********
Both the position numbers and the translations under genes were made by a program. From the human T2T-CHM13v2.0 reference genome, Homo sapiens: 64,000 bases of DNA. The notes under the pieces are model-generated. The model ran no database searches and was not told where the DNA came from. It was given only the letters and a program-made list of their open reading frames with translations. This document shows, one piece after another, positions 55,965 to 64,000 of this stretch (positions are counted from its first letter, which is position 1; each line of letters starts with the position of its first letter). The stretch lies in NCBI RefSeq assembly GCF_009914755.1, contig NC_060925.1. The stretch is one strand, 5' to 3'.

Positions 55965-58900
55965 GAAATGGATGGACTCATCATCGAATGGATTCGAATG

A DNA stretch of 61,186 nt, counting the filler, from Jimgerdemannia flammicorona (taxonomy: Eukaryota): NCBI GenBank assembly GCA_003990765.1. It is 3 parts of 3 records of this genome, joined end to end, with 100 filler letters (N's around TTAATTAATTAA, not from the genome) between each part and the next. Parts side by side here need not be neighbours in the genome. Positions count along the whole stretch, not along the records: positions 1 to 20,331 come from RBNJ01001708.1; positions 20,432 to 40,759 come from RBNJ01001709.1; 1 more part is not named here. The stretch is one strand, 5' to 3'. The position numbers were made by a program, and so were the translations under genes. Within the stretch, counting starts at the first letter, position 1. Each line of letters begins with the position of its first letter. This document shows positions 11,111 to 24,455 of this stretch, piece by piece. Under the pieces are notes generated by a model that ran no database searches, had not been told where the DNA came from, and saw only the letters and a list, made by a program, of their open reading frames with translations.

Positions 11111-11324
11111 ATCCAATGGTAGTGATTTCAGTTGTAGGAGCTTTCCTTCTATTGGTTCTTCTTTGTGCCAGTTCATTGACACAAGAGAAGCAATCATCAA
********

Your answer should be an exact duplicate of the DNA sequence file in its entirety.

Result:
Both the position numbers and the translations under genes were made by a program. From the human T2T-CHM13v2.0 reference genome, Homo sapiens: 64,000 bases of DNA. The notes under the pieces are model-generated. The model ran no database searches and was not told where the DNA came from. It was given only the letters and a program-made list of their open reading frames with translations. This document shows, one piece after another, positions 55,965 to 64,000 of this stretch (positions are counted from its first letter, which is position 1; each line of letters starts with the position of its first letter). The stretch lies in NCBI RefSeq assembly GCF_009914755.1, contig NC_060925.1. The stretch is one strand, 5' to 3'.

Positions 55965-58900
55965 GAAATGGATGGACTCATCATCGAATGGATTCGAATG

A DNA stretch of 61,186 nt, counting the filler, from Jimgerdemannia flammicorona (taxonomy: Eukaryota): NCBI GenBank assembly GCA_003990765.1. It is 3 parts of 3 records of this genome, joined end to end, with 100 filler letters (N's around TTAATTAATTAA, not from the genome) between each part and the next. Parts side by side here need not be neighbours in the genome. Positions count along the whole stretch, not along the records: positions 1 to 20,331 come from RBNJ01001708.1; positions 20,432 to 40,759 come from RBNJ01001709.1; 1 more part is not named here. The stretch is one strand, 5' to 3'. The position numbers were made by a program, and so were the translations under genes. Within the stretch, counting starts at the first letter, position 1. Each line of letters begins with the position of its first letter. This document shows positions 11,111 to 24,455 of this stretch, piece by piece. Under the pieces are notes generated by a model that ran no database searches, had not been told where the DNA came from, and saw only the letters and a list, made by a program, of their open reading frames with translations.

Positions 11111-11324
11111 ATCCAATGGTAGTGATTTCAGTTGTAGGAGCTTTCCTTCTATTGGTTCTTCTTTGTGCCAGTTCATTGACACAAGAGAAGCAATCATCAA